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Review Wed Dec 03 2014

Lincoln Hall Drifted Off With Allah-Las and Tashaki Miyaki

allahlas2.jpgThe past couple years have been good to Allah-Las. They have gotten better and better with every passing performance, honing their skills and building up a reputation of great shows. Their latest album, Worship the Sun has the band completely submersed in their music, becoming more than just another simple 60s psychedelic revival. Allah-Las embody the sound so well they seem displaced in time and we in the present are all the better for it. This past weekend Allah-Las returned to Chicago and took Lincoln Hall on a very satisfying musical journey.

Takashimiyaki1.jpgYou know you're in for a crazy night when a band uses Rick Ross' "Hustling" as entrance music to start their set. Such was the case with the trio of Tashaki Miyaki who came to the string lit set ready to dole out their fuzzy and oh so dreamy pop. They have an air of mystery around them, never really introducing themselves, rather leaving the music to speak for them. "Keep Me in Mind" turns on the subject of possibly unrequited love and summertime memories while, "Cool Running" floats along happier future outlook on relationships.

Takashimiyaki2.jpgTheir songs It's really easy to fall for this band as they jam out their songs which have a shoegaze quality to them that oozes out splendidly. "Get It Right" moves along with a slow but determined pace while "Somethin is Better Than Nothin" finds itsself in a quicker but fuzzy realm. Tashaki Miyaki's songs made for warm weather, but not even the cool Chicago evening could resist but move along to their songs.

takashi miyaki3.jpgTashaki Miyaki ramped it up on the latter half of the set when they brought out a few members of Allah-Las to play. What followed was a wonder mesh of sound that at times sounded like medley of Troggs covers, specifically "Wild Thing" and "I Want You". There was so much fun energy coming from the team up that the stage simply couldn't contain it. Tashaki Miyaki certainly impresses, ending their set with "City", putting the band at their coolest and most distant sounding. "Look at the world, I am small" sings out their drummer/vocalist with a soft calm before ending their set with a quick smattering of drums.

allahlas3.jpgThrough the speakers the sounds of California by way of Bollywood flooded out into Lincoln Hall. Allah-Las had chosen mix of "What Up Duyet?" by Onra and "Jan Pehechan-Ho" by Mohammed Rafi as their intro songs, both meant to prepare for the psychedelic melodies sure to follow. Typically the band is comprised of Miles Michaud on vocals/guitar, Matthew Correia on drums, Spencer Dunham on bass and Pedrum Siadatian on guitar. This time they had Jeff Luger to help out with some congas. They all came out with more poise and command than the previous times I've seen them perform. As the final moments of their intro dissipated, Allah-Las drifted into the instrumental "No Werewolf" before tearing into "Busman's Holiday".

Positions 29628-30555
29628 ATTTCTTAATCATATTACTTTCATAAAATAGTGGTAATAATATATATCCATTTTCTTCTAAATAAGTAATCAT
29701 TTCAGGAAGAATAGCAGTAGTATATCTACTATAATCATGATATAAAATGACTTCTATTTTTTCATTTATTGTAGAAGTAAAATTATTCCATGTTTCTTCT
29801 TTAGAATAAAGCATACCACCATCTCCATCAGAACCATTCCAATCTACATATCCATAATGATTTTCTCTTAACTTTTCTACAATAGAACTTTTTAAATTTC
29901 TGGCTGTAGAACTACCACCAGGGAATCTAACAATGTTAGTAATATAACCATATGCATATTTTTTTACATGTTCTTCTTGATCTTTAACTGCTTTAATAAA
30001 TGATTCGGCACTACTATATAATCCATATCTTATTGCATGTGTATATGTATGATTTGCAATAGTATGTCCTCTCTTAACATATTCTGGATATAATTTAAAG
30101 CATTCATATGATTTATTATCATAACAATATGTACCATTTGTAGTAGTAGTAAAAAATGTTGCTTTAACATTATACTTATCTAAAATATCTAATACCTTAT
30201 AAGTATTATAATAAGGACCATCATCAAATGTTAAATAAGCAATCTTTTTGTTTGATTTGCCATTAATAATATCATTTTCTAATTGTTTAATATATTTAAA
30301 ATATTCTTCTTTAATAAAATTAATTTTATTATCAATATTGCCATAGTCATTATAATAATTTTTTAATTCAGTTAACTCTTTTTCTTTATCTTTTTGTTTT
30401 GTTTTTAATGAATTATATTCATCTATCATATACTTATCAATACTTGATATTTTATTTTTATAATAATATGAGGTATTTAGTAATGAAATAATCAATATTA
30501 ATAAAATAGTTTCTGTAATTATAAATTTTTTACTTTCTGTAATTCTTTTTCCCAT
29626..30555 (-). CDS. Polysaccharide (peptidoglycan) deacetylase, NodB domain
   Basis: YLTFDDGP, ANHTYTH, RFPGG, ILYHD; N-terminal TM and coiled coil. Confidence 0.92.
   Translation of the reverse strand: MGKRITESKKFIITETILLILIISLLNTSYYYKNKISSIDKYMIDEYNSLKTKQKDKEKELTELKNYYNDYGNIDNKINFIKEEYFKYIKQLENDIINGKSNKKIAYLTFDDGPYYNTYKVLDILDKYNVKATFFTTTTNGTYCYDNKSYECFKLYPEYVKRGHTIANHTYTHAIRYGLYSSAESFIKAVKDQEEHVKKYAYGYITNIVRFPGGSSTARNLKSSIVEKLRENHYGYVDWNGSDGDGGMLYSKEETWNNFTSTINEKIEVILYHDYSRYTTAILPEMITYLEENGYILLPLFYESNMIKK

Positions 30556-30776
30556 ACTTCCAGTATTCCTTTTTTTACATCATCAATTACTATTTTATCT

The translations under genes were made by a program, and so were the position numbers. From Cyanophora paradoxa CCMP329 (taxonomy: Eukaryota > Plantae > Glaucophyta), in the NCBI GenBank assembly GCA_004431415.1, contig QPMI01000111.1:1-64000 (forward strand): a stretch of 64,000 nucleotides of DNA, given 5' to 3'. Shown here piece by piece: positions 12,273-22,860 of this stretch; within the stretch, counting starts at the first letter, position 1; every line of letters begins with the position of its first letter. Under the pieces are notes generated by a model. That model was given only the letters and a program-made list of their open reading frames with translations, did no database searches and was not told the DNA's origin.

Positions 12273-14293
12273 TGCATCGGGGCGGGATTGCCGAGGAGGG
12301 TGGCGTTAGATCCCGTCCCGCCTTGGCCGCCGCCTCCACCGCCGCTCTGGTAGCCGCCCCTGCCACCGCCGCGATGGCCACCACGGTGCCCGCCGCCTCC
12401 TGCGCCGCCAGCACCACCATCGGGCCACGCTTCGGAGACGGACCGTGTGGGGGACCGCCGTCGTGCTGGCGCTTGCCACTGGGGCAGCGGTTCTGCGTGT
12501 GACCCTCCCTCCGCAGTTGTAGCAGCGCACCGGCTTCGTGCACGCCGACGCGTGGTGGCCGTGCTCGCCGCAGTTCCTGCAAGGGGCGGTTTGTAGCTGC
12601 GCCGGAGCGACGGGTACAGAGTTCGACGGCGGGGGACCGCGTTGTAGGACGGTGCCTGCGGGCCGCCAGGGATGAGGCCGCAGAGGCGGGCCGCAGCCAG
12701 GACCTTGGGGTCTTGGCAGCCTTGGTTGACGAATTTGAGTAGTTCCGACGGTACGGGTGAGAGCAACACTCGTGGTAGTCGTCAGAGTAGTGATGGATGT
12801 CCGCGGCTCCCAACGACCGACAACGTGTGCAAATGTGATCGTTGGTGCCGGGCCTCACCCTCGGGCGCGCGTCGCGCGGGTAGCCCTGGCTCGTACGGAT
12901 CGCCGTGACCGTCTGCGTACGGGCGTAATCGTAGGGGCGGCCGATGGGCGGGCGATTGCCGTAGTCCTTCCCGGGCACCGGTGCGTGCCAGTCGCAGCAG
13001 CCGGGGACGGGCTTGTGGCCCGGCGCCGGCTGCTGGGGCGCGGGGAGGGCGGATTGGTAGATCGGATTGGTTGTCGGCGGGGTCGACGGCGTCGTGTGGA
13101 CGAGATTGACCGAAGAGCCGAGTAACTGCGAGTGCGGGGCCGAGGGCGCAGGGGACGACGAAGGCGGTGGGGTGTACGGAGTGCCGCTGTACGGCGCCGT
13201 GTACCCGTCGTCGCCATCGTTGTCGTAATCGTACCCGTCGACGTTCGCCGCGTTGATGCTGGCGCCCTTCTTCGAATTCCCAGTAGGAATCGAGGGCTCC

allahlas1.jpgAllah-Las melodies feel like old favorites the first time you hear them and live they get taken to even greater heights. "I Had It All" is so deeply rooted in the 60s sound that it could be confused for a classic of the era. It's no surprise that they would cover a song like "Calm Me Down" by the Human Expression It fit the band quite well, following the soaring "Tell Me (What's On Your Mind)" like an extension of its sound. Allah-Las aren't necessarily about big and tumultuous playing. The clearly want the experience to be more ethereal, a sort of zoning put and enjoying the sun kissed tunes. "Sandy" has a really lovely sprawling rise at the heart of its chorus that effectively sends the audience into a daze. Even with the intention of setting the hazy mood, songs like "Catamaran" take the crowd to wild spots.

allah las drummer.jpgThroughout the show was a projection of a never-ending highway speeding along a lonesome desert. It's a fitting image for Allah-Las sound. Their songs often embody the sentiment expressed by the traveling road above their heads. "Long Journey" in particular puts the focus on a desert scene and the far reaches one will go for love. During this song Correia takes the vocal reigns, passing out a couple maracas to some enthusiastic audience members eager to help out with the song.

allahlas4.jpgThe last time I saw the Allah-Las at the Empty Bottle they did not perform an encore. At the time they only had the one album and had played right through its entirety. This time around with Worship the Sun under the sleeves, they were able to come back out and give the adoring crowd a little more. They started off with "Vis-à-vis", a song lead by Dunham's vocals that clearly missing from their initial set. During the performance Mechaud caught a whiff of something in the air. His eyes turned shifty as he gazed out into the darkened venue. "Who's got the reefer?" he asked in the middle of the song, laughing at the occurrence.

allahlas6.jpgMere seconds after the song ended the tightly rolled joint found its way up on stage. Allah-Las couldn't contain their gratitude, pointing out the hospitable nature of Chicago. The already fun and genial band only got more so. They were joined by Takashi Miyaki's guitarist and closed out the set with woman crazy "Every Girl". Their smiles reached out to the audience, belting out the wandering song. Allah-Las finished the set a little looser and a little more relaxed, elevating the show deeper into that hazy tone they wanted.


 
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Feature Thu Dec 31 2015

Our Final Transmission Days

By The Gapers Block Transmission Staff

Transmission staffers share their most cherished memories and moments while writing for Gapers Block.

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